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Researchers offer strategies for keeping MR function relevant in a big data world

Article ID:
August 2013
Joseph Rydholm, Quirk's Editor

Article Abstract

Quirk's Editor Joseph Rydholm discusses the role of the human researcher in a tech-flooded world, especially how MR can coexist with big data. The article includes feedback from MR professionals on LinkedIn and a panel discussion that took place at the Market Research in the Mobile World conference.

Editor's note: This article appeared in the September 9, 2013, edition of Quirk's e-newsletter.

In conjunction with the Market Research in the Mobile World (MRMW) conference in Minneapolis in July, I moderated a brief panel discussion that used as its jumping-off point a conversation thread from the Quirk's Marketing Research & Insights Group on LinkedIn. The thread - titled "Is there still room for the human researcher or has technology taken over?" - obviously struck a chord, as evidenced by the thread's many lengthy and passionate posts.


For those of us in the marketing research industry, the question is obviously moot. Of course we think there is room for the researcher. But we're not the ones who need convincing. It's the other audiences, the people in the C-suites, in the procurement departments, in IT or wherever the various data-gathering groups are housed within an organization. Those are the people who need to understand and value what the human analyst brings to the process.


In pleading the case for the role of the researcher, some of the LinkedIn commenters outlined the skills that analysts bring to the process and the roles they play - from framing the questions at the outset, so clients know what it is they are looking for in the mountains of information, to being there to analyze the data and deliver the guidance on the next steps to be taken in response to the data. I would of course urge you to join the group and read the thread for yourself but here are a few of the other observations (edited for clarity) made by group members who responded to the post.


I view my value as strategic first, with research as my tool to understand context and determine the best goals and course of action. We still need humans at the front end to articulate the key problem to solve; in the middle to do "contextual analysis" including hypotheses, hunches and fuzzy data; and to select between multiple strategic options where there's no strong right answer. Additionally, technology still isn't the best at asking or deducing the why behind motivations, beliefs and behaviors. -- Amy Kraushaar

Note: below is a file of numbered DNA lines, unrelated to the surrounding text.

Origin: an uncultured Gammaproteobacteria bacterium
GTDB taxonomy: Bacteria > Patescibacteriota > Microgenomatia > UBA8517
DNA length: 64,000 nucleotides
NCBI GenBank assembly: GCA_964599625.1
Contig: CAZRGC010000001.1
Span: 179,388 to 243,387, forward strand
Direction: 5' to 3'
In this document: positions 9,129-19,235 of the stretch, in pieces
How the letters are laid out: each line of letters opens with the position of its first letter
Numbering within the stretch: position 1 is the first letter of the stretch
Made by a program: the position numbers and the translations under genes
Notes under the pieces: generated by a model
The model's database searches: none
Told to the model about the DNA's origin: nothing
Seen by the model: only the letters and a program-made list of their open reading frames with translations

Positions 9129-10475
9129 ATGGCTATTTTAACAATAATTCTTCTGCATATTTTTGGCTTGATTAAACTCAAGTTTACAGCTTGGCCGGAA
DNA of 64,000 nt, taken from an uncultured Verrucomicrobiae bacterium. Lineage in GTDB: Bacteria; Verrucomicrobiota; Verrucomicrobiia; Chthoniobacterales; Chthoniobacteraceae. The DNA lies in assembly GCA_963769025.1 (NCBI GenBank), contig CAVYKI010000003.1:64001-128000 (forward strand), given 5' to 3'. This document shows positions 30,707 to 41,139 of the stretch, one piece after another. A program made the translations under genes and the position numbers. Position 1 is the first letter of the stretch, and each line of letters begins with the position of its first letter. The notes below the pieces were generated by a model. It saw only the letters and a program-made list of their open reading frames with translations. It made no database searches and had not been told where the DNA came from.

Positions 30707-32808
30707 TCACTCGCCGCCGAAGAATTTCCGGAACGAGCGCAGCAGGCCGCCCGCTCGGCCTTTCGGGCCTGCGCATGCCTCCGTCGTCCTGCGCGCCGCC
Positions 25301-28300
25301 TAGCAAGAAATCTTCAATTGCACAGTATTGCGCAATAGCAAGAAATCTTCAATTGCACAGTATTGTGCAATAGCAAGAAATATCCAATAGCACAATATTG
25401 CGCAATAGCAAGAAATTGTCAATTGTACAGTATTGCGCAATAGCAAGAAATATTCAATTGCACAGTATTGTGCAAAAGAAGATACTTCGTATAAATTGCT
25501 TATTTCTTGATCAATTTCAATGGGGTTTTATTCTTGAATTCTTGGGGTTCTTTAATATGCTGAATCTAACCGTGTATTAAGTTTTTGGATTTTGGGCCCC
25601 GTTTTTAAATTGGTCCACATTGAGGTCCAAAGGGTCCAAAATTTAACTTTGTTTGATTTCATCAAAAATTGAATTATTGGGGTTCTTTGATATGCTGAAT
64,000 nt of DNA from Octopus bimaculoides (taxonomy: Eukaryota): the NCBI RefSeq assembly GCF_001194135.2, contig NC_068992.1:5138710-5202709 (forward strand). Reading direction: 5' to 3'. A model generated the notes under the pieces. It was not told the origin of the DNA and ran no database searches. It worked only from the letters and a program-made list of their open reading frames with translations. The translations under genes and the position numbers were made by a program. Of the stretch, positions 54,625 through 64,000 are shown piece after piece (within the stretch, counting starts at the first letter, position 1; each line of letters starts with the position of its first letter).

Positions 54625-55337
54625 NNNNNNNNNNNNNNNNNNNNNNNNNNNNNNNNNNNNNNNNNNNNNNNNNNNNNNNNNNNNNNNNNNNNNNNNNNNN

Of course there will always be room for human researchers. Big data, Web-scraping, etc., is a look in the rearview mirror. Researchers are at their best when they offer a view forward. And it takes skilled and strategic thinking humans to do that. -- Michael Hollon


We still need people - to frame the business question(s) for primary research; to design the research for optimum value; to perform discovery with social media listening (you only get back what you ask for; what if what you ask for is wrong or needs to be broadened?); and to make sense of the data on the back end. At the moment, I still view technology as a tool - the means by which we gather the data - but the rest of the process is still dependent on humans to get the most out of it. -- Kathy Doyle


The invention of the hammer (and other more advanced tools) did not eliminate the need for carpenters. Likewise, just because I own a lot of tools does not make me qualified to build a house. -- Jonathan Hutter


For the MRMW conversation, my panelists were Om Marwah, cognitive scientist at @Walmart Labs; Rich Timpone, senior vice president, Ipsos Science Centre; Dana Stanley, vice president of research, Fashion Playtes; and Will Leach, senior director of insights and strategy at uSamp.


My questions to them revolved around how we got into this position in the first place - where the value of the researcher is so open to debate and skepticism - and, perhaps more urgently, what researchers can do to combat damaging beliefs about the MR function and demonstrate its value.